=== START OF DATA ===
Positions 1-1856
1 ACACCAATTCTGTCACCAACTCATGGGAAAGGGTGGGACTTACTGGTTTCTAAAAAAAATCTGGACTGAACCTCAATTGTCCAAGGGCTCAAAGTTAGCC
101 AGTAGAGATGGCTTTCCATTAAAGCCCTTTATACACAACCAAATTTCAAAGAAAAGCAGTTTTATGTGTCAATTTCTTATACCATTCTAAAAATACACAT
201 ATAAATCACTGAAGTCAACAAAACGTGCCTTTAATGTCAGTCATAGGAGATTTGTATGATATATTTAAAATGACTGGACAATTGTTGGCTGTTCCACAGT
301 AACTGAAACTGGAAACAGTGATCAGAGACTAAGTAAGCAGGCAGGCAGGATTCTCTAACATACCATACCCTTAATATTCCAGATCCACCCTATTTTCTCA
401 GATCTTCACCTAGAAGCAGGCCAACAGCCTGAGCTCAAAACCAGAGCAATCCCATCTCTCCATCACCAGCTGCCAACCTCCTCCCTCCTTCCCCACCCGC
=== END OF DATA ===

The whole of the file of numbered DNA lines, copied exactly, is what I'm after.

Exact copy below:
Positions 1-1856
1 ACACCAATTCTGTCACCAACTCATGGGAAAGGGTGGGACTTACTGGTTTCTAAAAAAAATCTGGACTGAACCTCAATTGTCCAAGGGCTCAAAGTTAGCC
101 AGTAGAGATGGCTTTCCATTAAAGCCCTTTATACACAACCAAATTTCAAAGAAAAGCAGTTTTATGTGTCAATTTCTTATACCATTCTAAAAATACACAT
201 ATAAATCACTGAAGTCAACAAAACGTGCCTTTAATGTCAGTCATAGGAGATTTGTATGATATATTTAAAATGACTGGACAATTGTTGGCTGTTCCACAGT
301 AACTGAAACTGGAAACAGTGATCAGAGACTAAGTAAGCAGGCAGGCAGGATTCTCTAACATACCATACCCTTAATATTCCAGATCCACCCTATTTTCTCA
401 GATCTTCACCTAGAAGCAGGCCAACAGCCTGAGCTCAAAACCAGAGCAATCCCATCTCTCCATCACCAGCTGCCAACCTCCTCCCTCCTTCCCCACCCGC